Hiring the right person is a very challenging and daunting process because of the consequences both in cost and time in case of hiring the wrong employee. However, Hiring the right employee, on the other hand, pays you back in employee productivity, a successful employment relationship, and a positive impact on your organisation.
Hiring the right employee enhances your work culture and pays you back a thousand times over in high employee morale, positive forward thinking planning, and accomplishing challenging goals.
I have supported many organisations in their recruitment process and have identified 9 tips to hiring. These are key when recruiting an employee. This is not a comprehensive guide to hiring though, so if you require support, contact me
1) Determine the need for a new or replacement position
- The overall workload and its effect on current employees as well as the accomplishment of your business goals will also drive this decision.
- Your hiring decision must also balance the needs of the rest of the organisation and employees.
- Your priority for an employee has to fit into the successful execution of the company’s business plan.
- It’s also important to keep your other employees informed or preferably involved at each step of the staffing decision process.
2) Define the job before hiring the employee
This may seem obvious, but most companies fail to clearly identify what the key tasks and performance criteria’s are. They focus only on the responsibilities and necessary skills required for the position.
3) Define the behaviour and values ideally suited for the role in the organisation
We most often focus on the skills required to fill the position, and strengths, values and behaviour are often not taken into account. We forget that skills can be taught, but behaviour and values are critical to ensuring the employee will fit in not only in the position but also with the team and rest of the organisation.
4) Review applications
Application reviewal is more than just checking references and academic credentials. During this discussion, you should flush out questions about duties, culture, salary expectations, their work history, and where you will need to devote more training time. By flushing out deal-breakers, you are saving valuable face time, allowing you to narrow in on the perfect candidate.
5) Quantify deliverable’s during the interview
Create a list of deliverables expected to be achieved at the 30-, 60- and 90-day mark for the role before you interview. During the interview, use this to set expectations on what the candidate should be able to accomplish by when. Ask how the candidate would achieve the deliverables and who they would engage to assess competency. You will be able to assess skill, judgement and process to meet your needs.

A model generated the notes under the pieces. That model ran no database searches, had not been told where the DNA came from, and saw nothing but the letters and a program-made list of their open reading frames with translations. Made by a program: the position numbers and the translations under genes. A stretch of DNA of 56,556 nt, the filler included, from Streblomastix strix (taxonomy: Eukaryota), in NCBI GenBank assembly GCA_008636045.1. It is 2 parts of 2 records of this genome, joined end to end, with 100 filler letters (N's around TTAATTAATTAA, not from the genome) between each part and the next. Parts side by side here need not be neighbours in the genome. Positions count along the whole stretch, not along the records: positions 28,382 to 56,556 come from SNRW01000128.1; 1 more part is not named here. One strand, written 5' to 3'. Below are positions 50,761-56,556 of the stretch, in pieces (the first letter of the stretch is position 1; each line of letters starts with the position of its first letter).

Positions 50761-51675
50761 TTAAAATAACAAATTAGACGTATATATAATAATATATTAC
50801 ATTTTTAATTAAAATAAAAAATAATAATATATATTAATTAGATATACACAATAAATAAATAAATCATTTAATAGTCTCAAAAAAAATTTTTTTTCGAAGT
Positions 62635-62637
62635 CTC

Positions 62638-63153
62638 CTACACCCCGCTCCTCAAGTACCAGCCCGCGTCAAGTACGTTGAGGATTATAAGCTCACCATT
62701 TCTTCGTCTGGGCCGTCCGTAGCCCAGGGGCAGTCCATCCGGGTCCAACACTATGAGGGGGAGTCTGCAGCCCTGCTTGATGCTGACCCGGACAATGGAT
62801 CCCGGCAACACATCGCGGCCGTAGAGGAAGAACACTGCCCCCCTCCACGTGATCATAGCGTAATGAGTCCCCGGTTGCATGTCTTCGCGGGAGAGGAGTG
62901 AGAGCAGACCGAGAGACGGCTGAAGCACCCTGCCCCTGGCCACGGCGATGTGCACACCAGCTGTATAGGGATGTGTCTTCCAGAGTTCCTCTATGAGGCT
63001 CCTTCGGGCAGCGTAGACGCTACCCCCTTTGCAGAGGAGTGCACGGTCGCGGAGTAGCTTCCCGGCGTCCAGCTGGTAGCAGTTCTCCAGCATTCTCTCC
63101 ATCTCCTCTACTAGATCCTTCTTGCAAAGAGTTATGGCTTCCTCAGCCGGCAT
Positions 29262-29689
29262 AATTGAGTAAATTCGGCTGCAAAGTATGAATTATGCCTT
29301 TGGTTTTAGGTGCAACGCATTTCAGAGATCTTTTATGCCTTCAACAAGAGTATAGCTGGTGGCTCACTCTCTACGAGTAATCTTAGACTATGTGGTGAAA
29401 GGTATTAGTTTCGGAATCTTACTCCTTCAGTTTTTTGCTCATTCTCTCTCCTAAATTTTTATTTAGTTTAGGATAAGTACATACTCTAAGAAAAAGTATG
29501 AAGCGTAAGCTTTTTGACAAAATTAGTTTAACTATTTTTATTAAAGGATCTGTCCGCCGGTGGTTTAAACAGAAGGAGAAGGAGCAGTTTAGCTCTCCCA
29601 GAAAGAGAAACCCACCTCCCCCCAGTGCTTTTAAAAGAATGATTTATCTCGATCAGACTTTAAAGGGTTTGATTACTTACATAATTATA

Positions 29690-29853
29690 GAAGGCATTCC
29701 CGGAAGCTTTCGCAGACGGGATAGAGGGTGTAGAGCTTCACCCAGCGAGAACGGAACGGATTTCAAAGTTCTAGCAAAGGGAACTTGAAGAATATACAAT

6) Ask Subjective, Culture-Oriented Questions
Much of the early hiring process is ruled by technology “picking” the right candidate. Data is objective and helps place the most experienced candidates in the interview room. After that, you need to find the right cultural and behavioural fit. Throw out some off-the-wall culture questions and ask candidates about specific scenarios they may encounter. Personality is important.
7) Make The Interview Fun To Let Candidates Be Themselves
Interviews are just as much about gauging a potential ‘hire’s cultural’ fit as it is their ‘technical fit’ and ability. It’s very hard to get someone to open up if you create a “traditional interview” posture: cold and dry. Make the experience fun for the candidate! Engage. Talk. Laugh. You are much more likely to get accurate info about cultural fit and ability when the candidate is comfortable.
8) Look For Candidates With Heart
Too often, we interview for the wrong things — what candidates look like on paper instead of how they will fit into the company culture. HR can do a better job of filling positions by looking for candidates who not only have the chops to do the work but have a true heart for the company’s mission.
9) Keep Asking Questions
I keep asking “why.” Ask candidates about accomplishments they’ve had and dig until you fully understand their role in them. You’ll be able to identify their passion (or lack of passion), whether they were a part of the team, or whether they lead the team. When it’s someone great, you’ll see their learning’s, failures and mastery of the subject. Once you get to this point, you will have someone good.
Identifying the right candidate in the right role will have a meaningful economic impact on your organisation. Ensure you take the time to really understand the potential candidate and their drivers for growth and culture fit with your organisation.